The Athlete’s Kitchen - Weight-related Research from The American College of Sports Medicine (ACSM)
Exercise is medicine. That was a key messages highlighted at the 2014 Annual Meeting of the American College of Sports Medicine. Given that two-thirds of Americans are either overweight or obese, and that healthcare costs (to say nothing of quality-of-life costs) are staggering, we need to figure out how to turn this ship around. This article highlights some research by ACSM members related to diet, exercise, weight, and health. The info will hopefully remind you a wise food & exercise program is far better than taking medicine.
• To lose weight, you need to create an energy deficit. But is it true the less you eat, the more weight you will lose? No. A big slashing of calories poorly predicts how much weight you will lose because your body adapts to perceived “famine” conditions by conserving energy.
In a three-month study, young, healthy women were given a diet to lose weight. One diet had a moderate (-400) calorie deficit; this group lost six pounds in 3 months. The other diet had a severe (-850) calorie deficit; that group lost only 8 pounds. This was far less than predicted and related to a drop in resting metabolic rate. The body's ability to conserve energy is quite powerful! If you want to lose weight, plan to chip off just a few hundred calories at the end of the day, rather than starve yourself by undereating all day.
• Men who want to lose weight should not crash diet. They will lose not only muscle but also testosterone (a muscle-building hormone). In a three-week study, soldiers ate a high protein diet (3 x the RDA; 2.4 g pro/kg/day) but underate calories by 40% below the amount needed to maintain weight. While the very high protein intake helped counter loss of muscle, it did not maintain testosterone levels. Remember: chipping off a few hundred calories is preferable to a chopping off a thousand. Two fewer cans of soda or beer a day can make a difference in weight!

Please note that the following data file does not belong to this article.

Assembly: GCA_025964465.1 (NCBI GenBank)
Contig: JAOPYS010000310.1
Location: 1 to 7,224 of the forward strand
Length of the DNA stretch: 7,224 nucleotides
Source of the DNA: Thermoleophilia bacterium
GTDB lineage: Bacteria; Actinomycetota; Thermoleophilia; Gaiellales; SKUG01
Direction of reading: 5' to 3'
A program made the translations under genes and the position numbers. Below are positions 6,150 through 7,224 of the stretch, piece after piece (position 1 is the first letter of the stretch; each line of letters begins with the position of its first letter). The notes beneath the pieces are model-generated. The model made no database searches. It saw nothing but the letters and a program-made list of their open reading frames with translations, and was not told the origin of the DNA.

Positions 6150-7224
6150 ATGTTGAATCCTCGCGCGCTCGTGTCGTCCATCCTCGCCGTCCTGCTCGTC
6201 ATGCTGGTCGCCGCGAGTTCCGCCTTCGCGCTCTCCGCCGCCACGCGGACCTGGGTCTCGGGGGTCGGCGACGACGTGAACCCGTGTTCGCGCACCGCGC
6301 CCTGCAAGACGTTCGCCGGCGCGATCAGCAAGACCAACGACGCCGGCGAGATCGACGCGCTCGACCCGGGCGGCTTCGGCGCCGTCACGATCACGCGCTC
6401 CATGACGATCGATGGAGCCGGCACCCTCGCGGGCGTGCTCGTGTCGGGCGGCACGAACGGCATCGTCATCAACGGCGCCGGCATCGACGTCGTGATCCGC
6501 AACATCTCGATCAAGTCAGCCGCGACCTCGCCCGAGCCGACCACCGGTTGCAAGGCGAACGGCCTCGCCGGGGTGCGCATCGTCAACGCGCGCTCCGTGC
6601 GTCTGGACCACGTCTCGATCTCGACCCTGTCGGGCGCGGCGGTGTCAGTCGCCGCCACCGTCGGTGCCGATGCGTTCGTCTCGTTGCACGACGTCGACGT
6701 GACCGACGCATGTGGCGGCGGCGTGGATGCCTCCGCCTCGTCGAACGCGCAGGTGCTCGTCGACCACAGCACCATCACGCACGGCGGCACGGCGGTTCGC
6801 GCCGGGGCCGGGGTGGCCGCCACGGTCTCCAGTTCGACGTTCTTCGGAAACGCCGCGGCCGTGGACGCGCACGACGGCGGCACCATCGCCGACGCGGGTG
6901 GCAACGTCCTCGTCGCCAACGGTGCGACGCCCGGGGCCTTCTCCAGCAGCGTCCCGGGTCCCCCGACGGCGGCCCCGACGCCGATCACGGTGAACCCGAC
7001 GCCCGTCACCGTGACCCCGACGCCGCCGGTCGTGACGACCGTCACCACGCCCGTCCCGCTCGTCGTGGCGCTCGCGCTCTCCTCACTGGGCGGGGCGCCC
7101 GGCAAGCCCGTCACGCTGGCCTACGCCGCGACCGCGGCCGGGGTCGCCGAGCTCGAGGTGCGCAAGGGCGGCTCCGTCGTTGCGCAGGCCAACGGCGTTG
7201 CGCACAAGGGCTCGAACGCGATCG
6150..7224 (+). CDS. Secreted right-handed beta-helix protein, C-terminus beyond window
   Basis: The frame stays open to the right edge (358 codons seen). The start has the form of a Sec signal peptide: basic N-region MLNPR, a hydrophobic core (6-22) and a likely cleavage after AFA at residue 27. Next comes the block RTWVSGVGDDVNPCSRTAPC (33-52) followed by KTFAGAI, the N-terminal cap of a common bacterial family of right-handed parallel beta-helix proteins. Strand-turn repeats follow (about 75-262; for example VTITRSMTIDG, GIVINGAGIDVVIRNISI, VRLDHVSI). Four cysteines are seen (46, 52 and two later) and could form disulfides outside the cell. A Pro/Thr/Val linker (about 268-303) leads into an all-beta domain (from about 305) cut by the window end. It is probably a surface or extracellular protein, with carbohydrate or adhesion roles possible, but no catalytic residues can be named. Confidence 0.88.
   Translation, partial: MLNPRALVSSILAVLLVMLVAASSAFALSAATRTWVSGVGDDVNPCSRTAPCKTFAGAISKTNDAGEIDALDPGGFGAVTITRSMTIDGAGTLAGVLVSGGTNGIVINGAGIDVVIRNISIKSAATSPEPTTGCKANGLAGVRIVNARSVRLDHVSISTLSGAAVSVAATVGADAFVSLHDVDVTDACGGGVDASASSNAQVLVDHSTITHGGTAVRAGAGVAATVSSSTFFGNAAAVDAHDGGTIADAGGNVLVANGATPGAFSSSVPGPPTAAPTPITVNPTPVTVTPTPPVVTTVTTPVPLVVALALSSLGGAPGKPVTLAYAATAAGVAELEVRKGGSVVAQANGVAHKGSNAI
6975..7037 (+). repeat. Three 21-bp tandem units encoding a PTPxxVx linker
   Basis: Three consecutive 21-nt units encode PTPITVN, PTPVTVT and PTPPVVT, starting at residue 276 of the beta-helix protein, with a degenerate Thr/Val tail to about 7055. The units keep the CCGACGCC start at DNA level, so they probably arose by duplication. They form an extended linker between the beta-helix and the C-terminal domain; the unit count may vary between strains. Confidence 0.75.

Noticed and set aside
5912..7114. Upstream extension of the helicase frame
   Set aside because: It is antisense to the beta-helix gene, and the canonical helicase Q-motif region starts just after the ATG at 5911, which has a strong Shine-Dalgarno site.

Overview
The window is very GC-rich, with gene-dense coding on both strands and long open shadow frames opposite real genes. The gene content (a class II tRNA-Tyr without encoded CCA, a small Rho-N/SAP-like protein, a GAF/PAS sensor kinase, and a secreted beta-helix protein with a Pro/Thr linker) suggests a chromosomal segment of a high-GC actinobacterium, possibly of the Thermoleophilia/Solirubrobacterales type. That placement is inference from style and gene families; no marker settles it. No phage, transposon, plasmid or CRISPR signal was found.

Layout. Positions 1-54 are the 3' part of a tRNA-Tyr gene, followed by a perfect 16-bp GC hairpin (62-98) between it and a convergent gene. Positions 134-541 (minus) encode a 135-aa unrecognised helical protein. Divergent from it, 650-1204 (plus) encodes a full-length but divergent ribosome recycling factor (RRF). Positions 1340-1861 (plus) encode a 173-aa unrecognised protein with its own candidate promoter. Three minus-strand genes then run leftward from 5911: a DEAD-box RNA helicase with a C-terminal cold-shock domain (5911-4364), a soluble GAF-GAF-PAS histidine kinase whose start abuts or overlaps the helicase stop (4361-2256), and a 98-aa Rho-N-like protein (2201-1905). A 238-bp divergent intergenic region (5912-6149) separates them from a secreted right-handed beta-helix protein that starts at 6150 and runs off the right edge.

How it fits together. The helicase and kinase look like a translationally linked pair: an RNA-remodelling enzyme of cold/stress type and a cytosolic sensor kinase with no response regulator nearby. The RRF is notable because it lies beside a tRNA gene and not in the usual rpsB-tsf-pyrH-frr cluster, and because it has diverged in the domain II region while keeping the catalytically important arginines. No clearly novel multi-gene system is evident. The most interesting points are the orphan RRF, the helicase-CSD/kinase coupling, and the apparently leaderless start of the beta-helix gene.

• Are dieters better off eating three small meals plus three small snacks—or eating the same amount of calories but in just two meals? For two weeks, obese middle-age women ate calorie-controlled packets of food either two or six times a day. Either way, the subjects reported being hungry. Eating six smaller meals did not appear to improve appetite response. So take your choice how often you want to eat, being sure to keep the total calories within the budget.
• Many dieters drink coffee for breakfast, swearing it curbs their morning hunger pangs. Yet, a study with 12 subjects reported no differences in appetite (and subsequent food intake) when their breakfast and mid-morning beverages were 1) water, 2) water+caffeine, 3) decaffeinated coffee or 4) decaf+caffeine. At lunch (4.5 hours after breakfast), the subjects reported similar amounts of hunger and ate similar amount of calories, regardless of their caffeine intake. The coffee did not effectively curb their appetites.
• What happens to food intake when healthy college men who exercise regularly are told to sit for 10 additional hours a week for 8 weeks? They eat less! At baseline, the subjects ate about 2,600 calories a day (47% carb, 18% protein, 32% fat). When they were told to be more sedentary, they intuitively ate less than baseline. They chose the same foods, just smaller portions. Only 1 of the 8 subjects ate more than at baseline. The moral of the study: If you get injured and cannot exercise, your body can naturally desire fewer calories. The trick is to listen to your body’s cues, not tempting food ads on TV!